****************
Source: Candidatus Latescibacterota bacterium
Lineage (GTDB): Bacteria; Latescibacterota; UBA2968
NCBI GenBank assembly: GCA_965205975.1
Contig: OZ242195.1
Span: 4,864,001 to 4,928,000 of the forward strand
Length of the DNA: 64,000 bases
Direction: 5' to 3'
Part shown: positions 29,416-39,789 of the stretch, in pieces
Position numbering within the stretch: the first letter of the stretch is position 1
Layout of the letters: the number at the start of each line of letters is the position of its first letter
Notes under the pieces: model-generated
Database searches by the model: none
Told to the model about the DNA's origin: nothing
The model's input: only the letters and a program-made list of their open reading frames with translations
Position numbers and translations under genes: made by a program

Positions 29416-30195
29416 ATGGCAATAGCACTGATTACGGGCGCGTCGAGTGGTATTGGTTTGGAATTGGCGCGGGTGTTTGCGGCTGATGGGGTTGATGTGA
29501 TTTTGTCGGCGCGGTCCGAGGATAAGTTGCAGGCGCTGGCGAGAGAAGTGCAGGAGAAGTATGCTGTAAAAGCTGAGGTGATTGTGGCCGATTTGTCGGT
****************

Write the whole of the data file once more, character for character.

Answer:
Source: Candidatus Latescibacterota bacterium
Lineage (GTDB): Bacteria; Latescibacterota; UBA2968
NCBI GenBank assembly: GCA_965205975.1
Contig: OZ242195.1
Span: 4,864,001 to 4,928,000 of the forward strand
Length of the DNA: 64,000 bases
Direction: 5' to 3'
Part shown: positions 29,416-39,789 of the stretch, in pieces
Position numbering within the stretch: the first letter of the stretch is position 1
Layout of the letters: the number at the start of each line of letters is the position of its first letter
Notes under the pieces: model-generated
Database searches by the model: none
Told to the model about the DNA's origin: nothing
The model's input: only the letters and a program-made list of their open reading frames with translations
Position numbers and translations under genes: made by a program

Positions 29416-30195
29416 ATGGCAATAGCACTGATTACGGGCGCGTCGAGTGGTATTGGTTTGGAATTGGCGCGGGTGTTTGCGGCTGATGGGGTTGATGTGA
29501 TTTTGTCGGCGCGGTCCGAGGATAAGTTGCAGGCGCTGGCGAGAGAAGTGCAGGAGAAGTATGCTGTAAAAGCTGAGGTGATTGTGGCCGATTTGTCGGT